Problem Solving

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“G. K. Chesterton in an essay entitled ‘A Piece of Chalk’ wrote of going into the countryside in the south of England to draw with his colored chalks—only to find, ruefully, that he was missing the color white. Being too far from a store to remedy the situation, he felt his expedition ruined until he suddenly realized that the rock upon which he sat was, in fact, white chalk.

“There, in a Sussex meadow, he was ‘sitting on an immense warehouse of white chalk.’ For him to think he had no chalk was like a chemist in the middle of the ocean looking for salt water to perform experiments or someone in the vast Sahara searching for sand to fill an hour glass. Many times the solutions to our problems await only our discovery that we already have the key to the answer. The need is for us to learn to use it effectively.”

Barbara B. Smith, Relief Society General President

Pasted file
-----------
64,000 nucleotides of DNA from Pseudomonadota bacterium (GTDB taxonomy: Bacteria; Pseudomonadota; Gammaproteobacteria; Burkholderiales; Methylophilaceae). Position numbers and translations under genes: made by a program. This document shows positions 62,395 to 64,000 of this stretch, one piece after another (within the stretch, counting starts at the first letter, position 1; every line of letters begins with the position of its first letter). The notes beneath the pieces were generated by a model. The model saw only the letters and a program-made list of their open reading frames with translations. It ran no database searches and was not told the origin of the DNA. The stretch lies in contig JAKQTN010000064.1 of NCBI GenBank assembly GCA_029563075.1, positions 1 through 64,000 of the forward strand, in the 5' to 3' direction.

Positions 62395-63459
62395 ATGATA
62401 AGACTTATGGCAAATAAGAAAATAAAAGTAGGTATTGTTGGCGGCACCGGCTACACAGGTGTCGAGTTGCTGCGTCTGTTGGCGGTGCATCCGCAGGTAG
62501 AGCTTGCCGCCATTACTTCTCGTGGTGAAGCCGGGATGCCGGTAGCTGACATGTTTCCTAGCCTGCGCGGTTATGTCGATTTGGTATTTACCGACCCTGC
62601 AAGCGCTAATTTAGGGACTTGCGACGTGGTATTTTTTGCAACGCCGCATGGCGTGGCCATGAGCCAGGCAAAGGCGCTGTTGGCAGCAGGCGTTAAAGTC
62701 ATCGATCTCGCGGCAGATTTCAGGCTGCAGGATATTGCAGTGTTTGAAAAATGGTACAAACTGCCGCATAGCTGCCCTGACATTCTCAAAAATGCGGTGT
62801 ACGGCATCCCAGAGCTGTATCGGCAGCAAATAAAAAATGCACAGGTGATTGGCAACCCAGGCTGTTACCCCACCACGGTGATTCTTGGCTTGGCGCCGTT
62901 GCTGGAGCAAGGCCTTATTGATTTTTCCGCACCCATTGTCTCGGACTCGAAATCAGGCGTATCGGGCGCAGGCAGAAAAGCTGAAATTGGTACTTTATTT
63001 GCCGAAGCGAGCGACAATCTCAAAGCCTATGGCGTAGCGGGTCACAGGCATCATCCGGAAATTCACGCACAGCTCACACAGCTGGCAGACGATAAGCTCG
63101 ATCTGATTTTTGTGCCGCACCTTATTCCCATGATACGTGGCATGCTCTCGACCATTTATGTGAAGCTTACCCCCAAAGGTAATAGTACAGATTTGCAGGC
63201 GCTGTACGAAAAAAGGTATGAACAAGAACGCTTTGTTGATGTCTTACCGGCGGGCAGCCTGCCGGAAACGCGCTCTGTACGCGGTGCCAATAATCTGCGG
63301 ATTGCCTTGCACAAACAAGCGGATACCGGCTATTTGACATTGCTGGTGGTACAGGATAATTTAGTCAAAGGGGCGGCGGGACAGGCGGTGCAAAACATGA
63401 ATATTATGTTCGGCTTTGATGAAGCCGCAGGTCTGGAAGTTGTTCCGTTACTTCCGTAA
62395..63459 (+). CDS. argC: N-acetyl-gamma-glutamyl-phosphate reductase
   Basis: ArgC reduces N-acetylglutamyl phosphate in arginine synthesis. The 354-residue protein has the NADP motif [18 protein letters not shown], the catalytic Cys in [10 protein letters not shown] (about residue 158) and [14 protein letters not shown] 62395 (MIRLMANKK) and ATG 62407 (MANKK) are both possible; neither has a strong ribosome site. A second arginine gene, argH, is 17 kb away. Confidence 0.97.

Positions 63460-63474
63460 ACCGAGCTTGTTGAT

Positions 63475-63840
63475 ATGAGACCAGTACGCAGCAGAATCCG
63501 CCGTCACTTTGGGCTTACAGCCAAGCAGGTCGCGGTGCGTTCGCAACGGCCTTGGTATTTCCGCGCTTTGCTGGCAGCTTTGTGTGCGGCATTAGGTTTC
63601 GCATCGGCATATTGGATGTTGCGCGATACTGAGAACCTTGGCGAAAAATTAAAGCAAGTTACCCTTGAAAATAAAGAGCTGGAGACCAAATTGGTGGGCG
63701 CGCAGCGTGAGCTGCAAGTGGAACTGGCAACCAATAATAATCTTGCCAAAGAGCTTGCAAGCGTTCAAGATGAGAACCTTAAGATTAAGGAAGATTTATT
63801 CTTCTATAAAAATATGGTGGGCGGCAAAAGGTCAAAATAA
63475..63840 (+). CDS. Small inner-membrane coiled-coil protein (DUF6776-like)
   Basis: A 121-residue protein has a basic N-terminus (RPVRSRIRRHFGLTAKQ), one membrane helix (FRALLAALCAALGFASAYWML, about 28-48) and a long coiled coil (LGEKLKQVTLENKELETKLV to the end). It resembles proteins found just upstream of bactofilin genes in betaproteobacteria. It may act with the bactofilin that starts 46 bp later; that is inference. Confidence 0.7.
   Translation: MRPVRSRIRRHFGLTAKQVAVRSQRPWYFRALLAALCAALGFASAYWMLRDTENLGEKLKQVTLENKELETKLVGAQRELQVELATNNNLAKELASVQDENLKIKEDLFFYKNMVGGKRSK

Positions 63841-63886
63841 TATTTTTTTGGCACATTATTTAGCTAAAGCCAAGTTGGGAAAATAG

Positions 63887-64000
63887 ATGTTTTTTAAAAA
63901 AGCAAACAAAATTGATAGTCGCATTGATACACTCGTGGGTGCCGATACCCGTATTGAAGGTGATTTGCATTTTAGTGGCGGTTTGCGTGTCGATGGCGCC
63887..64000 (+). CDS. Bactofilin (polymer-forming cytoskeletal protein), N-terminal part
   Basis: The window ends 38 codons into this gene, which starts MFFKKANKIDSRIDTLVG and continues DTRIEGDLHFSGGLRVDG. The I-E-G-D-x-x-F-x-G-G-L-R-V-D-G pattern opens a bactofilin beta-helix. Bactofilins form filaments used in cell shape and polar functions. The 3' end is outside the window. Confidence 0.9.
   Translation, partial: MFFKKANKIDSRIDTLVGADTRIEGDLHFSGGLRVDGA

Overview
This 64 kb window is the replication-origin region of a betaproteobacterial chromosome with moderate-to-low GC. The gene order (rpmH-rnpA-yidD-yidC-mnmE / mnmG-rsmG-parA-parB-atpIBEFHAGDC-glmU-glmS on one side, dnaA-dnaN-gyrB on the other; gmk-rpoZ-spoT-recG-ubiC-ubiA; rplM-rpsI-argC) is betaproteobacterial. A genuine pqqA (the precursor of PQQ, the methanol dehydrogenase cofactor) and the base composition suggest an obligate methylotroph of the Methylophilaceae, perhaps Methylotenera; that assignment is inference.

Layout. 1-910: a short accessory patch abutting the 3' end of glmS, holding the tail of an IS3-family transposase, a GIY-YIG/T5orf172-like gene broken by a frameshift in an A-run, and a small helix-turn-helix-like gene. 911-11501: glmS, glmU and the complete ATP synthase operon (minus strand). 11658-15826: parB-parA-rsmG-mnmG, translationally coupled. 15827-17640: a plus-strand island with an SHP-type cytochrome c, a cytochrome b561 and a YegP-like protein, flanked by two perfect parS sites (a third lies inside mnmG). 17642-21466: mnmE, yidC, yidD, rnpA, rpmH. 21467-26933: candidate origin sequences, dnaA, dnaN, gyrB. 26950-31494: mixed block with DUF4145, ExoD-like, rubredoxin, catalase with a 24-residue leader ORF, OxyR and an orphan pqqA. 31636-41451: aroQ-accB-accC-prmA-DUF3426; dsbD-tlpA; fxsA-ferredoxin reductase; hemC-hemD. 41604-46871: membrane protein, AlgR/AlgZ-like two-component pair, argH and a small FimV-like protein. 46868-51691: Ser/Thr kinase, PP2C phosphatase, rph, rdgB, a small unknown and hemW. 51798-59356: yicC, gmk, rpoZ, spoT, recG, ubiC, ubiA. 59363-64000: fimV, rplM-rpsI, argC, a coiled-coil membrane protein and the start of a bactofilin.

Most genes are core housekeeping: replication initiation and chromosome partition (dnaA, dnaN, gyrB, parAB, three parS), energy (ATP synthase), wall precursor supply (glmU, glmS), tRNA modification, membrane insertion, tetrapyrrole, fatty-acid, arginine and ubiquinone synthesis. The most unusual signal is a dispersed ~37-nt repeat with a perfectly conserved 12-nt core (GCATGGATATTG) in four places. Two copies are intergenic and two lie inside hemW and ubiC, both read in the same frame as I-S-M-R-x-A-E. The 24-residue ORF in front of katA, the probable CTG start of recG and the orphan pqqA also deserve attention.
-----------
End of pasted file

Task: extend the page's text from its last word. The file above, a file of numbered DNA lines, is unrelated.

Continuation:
Application of Welfare Principles in the Home: A Key to Many Family Problems,” October 1982 General Conference

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“Many problems are severe and debilitating. They cause fear and guilt and heartache. Often, the difference in people’s finding their way or discovering solutions is the kindly, understanding friendship we can provide for them in our priesthood and Relief Society meetings or other Church settings. Many times it is the sympathetic arm around the shoulder and the encouraging smile that give to the distressed hope and to the downtrodden courage to try again. We can help them know that others wrestle with problems, too; but strength of family and of character, developed through living gospel principles, has enabled them to rise above life’s difficulties.”

Barbara B. Smith, Relief Society General President
Application of Welfare Principles in the Home: A Key to Many Family Problems,” October 1982 General Conference

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